wd9eka at evinger.com
Fri Apr 18 17:45:38 CDT 2008
maybe he was flying into one heck of a headwind... I've flown backwards
before putzing around in my bird with a top speed of about 60. decided to
cool off and go up to just below 10,000 and back down. truned into the
wind and kept slowing it up trying to hit 0 watching the gps and never saw
it. finally gave up, added throttle started slowing down, added more
throttle slowed down some more, more 0, then showing speed again and a
magic 180 degree direction change w/o doing anything... can you say
DUHHHHHHHHHHH. I had been at an airspeed of about 30, doing a ground spee
d of 20 going the other direction.
I started out just a few miles from my strip. it took me forever to get
back home and then only when I dropped below about 3,000 did I start
making anyreal headway. It didnt help that I decided to turn with the
tail wnid and see what kind of a ground speed I could muster. Never had it
over 100 ground speed before, or since and I didnt do it too long for fear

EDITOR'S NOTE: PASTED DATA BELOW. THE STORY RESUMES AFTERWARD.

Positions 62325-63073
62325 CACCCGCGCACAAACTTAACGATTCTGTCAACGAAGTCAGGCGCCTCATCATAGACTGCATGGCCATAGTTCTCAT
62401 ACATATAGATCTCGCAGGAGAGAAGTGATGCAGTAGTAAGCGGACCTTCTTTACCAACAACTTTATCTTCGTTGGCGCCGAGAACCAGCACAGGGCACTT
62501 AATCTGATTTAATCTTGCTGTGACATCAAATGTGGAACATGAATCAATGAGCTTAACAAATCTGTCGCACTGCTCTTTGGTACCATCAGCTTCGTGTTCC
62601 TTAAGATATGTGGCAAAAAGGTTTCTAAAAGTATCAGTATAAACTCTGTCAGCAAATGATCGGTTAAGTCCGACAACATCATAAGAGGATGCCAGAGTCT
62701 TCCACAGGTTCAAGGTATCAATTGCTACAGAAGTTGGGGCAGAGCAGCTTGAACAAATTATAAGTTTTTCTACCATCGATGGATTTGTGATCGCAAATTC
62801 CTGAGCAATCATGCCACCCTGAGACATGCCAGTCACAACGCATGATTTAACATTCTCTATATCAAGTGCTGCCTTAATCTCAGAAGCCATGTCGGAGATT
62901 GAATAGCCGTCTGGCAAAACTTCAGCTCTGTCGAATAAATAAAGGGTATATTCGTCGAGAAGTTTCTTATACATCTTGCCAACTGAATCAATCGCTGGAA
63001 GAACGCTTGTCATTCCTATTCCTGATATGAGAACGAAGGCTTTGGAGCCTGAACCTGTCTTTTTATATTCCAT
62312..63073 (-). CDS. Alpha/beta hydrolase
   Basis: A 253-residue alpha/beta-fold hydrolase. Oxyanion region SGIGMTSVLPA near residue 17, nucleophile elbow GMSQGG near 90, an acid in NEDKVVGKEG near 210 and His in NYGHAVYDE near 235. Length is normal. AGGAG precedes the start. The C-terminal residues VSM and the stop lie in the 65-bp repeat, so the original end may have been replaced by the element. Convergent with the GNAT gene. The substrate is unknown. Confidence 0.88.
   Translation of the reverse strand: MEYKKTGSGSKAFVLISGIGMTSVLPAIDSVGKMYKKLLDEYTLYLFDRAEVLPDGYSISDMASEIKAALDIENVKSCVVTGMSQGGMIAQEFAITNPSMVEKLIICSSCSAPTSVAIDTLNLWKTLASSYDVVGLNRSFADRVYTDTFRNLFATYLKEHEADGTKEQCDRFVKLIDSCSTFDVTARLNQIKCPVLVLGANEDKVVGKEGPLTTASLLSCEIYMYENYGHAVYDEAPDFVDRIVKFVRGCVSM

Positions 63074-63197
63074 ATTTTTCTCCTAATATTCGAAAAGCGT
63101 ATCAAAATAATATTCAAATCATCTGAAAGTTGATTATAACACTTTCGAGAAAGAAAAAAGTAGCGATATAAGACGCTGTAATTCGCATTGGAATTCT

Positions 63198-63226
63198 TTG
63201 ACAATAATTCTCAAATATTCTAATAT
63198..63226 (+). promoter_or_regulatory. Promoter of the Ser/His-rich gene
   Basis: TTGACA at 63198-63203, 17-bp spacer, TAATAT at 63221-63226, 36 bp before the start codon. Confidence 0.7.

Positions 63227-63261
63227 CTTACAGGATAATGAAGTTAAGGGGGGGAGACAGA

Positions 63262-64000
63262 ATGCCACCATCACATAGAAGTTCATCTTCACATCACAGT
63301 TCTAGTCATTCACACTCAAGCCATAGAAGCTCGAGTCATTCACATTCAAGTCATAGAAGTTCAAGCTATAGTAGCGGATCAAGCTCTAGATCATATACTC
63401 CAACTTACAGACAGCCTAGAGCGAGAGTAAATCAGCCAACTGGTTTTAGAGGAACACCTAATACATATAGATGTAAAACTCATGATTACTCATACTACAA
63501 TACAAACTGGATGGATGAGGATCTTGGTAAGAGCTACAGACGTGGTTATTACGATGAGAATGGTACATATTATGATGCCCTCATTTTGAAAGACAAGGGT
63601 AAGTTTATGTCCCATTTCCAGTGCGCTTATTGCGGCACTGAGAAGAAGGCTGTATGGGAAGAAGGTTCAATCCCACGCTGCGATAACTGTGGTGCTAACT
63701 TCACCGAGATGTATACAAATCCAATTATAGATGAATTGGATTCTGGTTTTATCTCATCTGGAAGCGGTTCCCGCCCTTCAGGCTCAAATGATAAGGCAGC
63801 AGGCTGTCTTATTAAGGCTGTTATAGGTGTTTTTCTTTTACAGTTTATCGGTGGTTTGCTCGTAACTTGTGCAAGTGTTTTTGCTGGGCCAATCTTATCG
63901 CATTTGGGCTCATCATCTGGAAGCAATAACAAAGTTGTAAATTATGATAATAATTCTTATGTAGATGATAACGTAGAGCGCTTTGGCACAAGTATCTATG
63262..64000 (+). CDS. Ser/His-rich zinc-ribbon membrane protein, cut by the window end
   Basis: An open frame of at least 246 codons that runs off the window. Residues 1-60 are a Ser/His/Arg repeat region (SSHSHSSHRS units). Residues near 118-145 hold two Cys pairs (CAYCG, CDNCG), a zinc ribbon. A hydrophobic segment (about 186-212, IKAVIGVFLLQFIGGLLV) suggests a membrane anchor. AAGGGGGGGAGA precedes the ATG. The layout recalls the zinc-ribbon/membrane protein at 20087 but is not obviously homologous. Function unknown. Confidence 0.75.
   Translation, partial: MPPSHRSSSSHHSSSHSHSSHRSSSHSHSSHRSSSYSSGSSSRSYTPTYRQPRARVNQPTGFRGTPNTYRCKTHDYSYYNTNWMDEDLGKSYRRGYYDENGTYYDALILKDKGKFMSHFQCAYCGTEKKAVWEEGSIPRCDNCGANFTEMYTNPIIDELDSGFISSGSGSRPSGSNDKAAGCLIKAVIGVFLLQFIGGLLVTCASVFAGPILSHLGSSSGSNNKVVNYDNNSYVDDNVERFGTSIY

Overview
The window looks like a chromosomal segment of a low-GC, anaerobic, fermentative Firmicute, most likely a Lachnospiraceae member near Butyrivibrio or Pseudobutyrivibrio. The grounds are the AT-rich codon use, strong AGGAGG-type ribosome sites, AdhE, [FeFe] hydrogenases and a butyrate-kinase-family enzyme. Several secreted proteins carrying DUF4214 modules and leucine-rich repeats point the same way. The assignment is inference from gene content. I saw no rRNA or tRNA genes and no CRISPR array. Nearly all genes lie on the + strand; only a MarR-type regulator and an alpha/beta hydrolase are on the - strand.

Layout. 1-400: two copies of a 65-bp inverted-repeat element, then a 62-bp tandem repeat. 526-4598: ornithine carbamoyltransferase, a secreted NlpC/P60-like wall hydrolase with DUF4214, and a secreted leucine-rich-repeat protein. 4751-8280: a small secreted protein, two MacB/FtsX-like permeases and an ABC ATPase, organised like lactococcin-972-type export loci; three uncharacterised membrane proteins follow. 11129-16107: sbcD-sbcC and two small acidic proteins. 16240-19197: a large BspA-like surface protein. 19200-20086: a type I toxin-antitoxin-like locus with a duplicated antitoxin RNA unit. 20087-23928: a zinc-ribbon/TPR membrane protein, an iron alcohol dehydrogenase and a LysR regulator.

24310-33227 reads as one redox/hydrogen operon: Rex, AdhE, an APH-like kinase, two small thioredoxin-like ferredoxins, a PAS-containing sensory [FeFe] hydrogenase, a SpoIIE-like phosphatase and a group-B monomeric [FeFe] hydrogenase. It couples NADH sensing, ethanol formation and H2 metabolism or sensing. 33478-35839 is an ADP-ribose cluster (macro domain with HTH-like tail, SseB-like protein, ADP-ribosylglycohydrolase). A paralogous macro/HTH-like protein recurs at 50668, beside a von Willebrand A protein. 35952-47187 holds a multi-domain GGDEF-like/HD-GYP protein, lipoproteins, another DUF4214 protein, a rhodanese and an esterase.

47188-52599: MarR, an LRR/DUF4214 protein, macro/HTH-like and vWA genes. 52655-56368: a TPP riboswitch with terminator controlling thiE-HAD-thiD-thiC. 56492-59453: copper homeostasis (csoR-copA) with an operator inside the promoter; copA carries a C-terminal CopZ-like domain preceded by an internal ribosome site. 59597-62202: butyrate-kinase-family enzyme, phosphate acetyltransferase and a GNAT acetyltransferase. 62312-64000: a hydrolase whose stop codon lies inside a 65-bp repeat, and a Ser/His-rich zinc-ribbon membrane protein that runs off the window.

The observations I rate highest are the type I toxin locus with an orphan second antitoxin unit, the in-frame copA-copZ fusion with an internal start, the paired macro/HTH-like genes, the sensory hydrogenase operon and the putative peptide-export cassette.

of spending the rest of the day getting home.
sometimes I throw my pocket tracker in, sometimes I dont.(note the aprs
On Fri, 18 Apr 2008, Earl Needham wrote:
> At 12:05 PM 4/18/2008, Chuck.Gooden at comcast.net wrote:
>> N4243B looks like the callsign for a plane. Check the FAA database.
> It is. It's registered to a Bellanca Viking, but the owner's name
> doesn't show up in a search at QRZ.com. Well, that's going by
> <http://home.att.net/~bsviking/dec06.html> -- and the FAA database shows the
> same name, so I guess it's still a puzzle, as the packets from N4243B do no
> contain a valid amateur radio callsign.
> BTW, the station identifying as N4243B today was only moving at about
> 55-60 MPH. A Viking should make 150 or more.
> 7 3
> KD5XB -- Earl Needham
> Clovis, New Mexico DM84jk
> Quoting from the Coast Guard: ZUT
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